Earlier today (11 June 2021), the German parliament adopted the Supply Chain Act. The law enforces organizations to bear responsibility for human rights violations within their supply chains.
Specifically, businesses will be asked to identify and account for their impact on human rights — such as child and forced labor, forced evictions, petroleum contamination, and property grabbing — across foreign suppliers.
The legislation will come into play on 1 January 2023 for businesses with 3,000 or more workers. By 2024 onwards, the Supply Chain Act will also be applicable to companies with more than 1,000 workers.
Violations of this new law might produce a maximum fine liability of 8m or 2 percent of their company’s average yearly turnover. Companies which don’t comply can be deducted from public tenders.
For and against
The adoption is mostly termed a step in the ideal direction. The European Coalition for Corporate Justice (ECCJ), by way of instance, which signifies a 250-powerful cohort made up of NGOs, trade unions, consumer organisations and professors, believes the law is’a good start’.
“This law ends decades of German politicians wilfully giving business a carte blanche to abuse people and the planet with impunity,” stated ECCJ manager Claudia Saller.
The European Center for Constitutional and Human Rights (ECCHR) similarly explained the law as a positive measure. “For decades, German companies have profited at the expense of people and the environment,” said manager of ECCHR’s Business and Human Rights programme, Miriam Saage-Maaß.
“That a due diligence law was finally passed today is an important and long overdue step. Voluntary social standards have failed… With the due diligence law, the German government is finally making human rights and environmental protection mandatory for companies.”
Environmental NGO Fern also commended the law’s recognition that human rights abuses’go hand in hand’ with illegal deforestation.
In the lead up to the parliamentary vote, but not all were in favour. The German-African Business Association told Germany’s international broadcaster Deutsche Welle (DW) that it wasn’t in favour.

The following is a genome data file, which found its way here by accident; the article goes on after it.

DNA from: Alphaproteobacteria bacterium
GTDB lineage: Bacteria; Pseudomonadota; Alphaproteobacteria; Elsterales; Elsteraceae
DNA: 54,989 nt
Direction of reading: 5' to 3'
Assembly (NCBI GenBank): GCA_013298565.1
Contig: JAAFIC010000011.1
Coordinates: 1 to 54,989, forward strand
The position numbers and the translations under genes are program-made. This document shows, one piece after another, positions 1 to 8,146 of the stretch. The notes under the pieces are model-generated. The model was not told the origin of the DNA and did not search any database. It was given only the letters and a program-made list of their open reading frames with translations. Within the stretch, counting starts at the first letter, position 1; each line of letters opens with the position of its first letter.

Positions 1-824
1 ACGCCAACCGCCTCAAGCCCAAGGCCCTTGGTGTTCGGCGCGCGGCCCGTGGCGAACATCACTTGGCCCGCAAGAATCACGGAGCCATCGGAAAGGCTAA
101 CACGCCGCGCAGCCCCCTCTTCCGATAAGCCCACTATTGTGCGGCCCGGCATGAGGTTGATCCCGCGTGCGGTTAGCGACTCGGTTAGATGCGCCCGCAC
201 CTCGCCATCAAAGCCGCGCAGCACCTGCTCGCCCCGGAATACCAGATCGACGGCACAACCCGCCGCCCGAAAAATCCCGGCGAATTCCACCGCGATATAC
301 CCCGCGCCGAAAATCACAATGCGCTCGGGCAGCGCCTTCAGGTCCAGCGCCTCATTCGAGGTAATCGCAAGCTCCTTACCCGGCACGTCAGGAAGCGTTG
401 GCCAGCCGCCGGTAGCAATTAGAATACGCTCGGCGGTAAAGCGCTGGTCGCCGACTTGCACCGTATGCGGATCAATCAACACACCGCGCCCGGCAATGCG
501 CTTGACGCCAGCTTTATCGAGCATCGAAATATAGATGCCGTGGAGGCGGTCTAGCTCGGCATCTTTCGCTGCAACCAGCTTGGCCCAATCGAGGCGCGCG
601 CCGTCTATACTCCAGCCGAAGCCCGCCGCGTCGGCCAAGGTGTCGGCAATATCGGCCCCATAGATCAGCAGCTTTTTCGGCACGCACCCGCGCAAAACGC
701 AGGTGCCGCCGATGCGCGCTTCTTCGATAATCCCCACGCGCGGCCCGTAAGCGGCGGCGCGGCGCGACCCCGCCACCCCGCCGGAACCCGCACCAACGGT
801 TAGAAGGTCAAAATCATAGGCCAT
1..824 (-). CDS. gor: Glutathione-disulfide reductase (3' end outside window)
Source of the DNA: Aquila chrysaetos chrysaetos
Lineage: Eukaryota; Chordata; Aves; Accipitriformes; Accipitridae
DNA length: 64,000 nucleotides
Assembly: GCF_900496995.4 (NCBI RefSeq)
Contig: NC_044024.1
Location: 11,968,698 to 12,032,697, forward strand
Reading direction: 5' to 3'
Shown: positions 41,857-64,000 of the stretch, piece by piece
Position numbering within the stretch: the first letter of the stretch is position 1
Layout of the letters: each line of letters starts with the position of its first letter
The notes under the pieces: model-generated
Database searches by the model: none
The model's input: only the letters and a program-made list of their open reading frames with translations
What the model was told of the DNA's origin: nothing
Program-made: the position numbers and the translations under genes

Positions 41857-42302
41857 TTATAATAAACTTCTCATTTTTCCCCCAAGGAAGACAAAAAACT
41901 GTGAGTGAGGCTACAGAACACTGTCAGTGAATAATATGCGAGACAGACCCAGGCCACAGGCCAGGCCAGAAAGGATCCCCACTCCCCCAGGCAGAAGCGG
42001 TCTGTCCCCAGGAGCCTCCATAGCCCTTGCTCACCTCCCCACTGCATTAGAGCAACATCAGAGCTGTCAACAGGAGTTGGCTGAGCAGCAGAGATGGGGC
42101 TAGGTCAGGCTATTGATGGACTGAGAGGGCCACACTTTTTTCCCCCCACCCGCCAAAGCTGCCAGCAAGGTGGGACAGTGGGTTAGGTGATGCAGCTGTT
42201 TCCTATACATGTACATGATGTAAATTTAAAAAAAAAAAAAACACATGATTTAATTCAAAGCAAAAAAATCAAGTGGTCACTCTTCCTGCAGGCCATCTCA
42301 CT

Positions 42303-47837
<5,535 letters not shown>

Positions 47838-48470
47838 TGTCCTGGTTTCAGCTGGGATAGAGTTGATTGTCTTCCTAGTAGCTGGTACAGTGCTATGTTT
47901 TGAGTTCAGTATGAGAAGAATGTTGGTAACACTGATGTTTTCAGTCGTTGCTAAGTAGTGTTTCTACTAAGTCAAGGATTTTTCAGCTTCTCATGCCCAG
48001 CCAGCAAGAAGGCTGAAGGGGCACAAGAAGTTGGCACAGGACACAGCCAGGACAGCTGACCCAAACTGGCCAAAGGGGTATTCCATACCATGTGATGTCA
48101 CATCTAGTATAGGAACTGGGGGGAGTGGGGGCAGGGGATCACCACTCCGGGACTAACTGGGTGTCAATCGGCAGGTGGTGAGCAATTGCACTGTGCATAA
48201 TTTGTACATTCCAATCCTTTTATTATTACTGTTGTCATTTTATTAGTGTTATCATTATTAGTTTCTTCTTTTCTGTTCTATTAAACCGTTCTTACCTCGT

“We think it’s wrong to respond to a global problem with a national law. This doesn’t change the global human rights situation,” said business body CEO Christoph Kannengiesser.
“All it does, is create additional competitive disadvantages for our own companies here [in Germany] which are global leaders in terms of their standards.”
A’timid law’ for larger businesses just?
While NGOs are mostly in favour of due diligence legislation across human rights and environmental balls, many are disappointed with the final version of Germany’s Supply Chain Act.
Fern argues the new law’s measures fail to adequately address human rights abuses and illegal deforestation. “By restricting companies’ due diligence obligations to its own business operations and direct suppliers, but not to direct suppliers, it does not take into account the complex global supply chains, and won’t influence them,” Fern’s Sustainable Consumption and Production Campaigner Nicole Polsterer told FoodNavigator.
The environmental NGO also raised concerns that Germany’s stance is not tough enough, especially given the timing of the law in a European context. The European Commission is preparing to table its own environmental and human rights due diligence law later this year.
“By adopting a shy law, Germany has failed to show leadership in the wake of two recent EU legislative proposals to an EU regulation expected this autumn. Germany’s law Shouldn’t Be Regarded as a template for a future EU law because it applies to large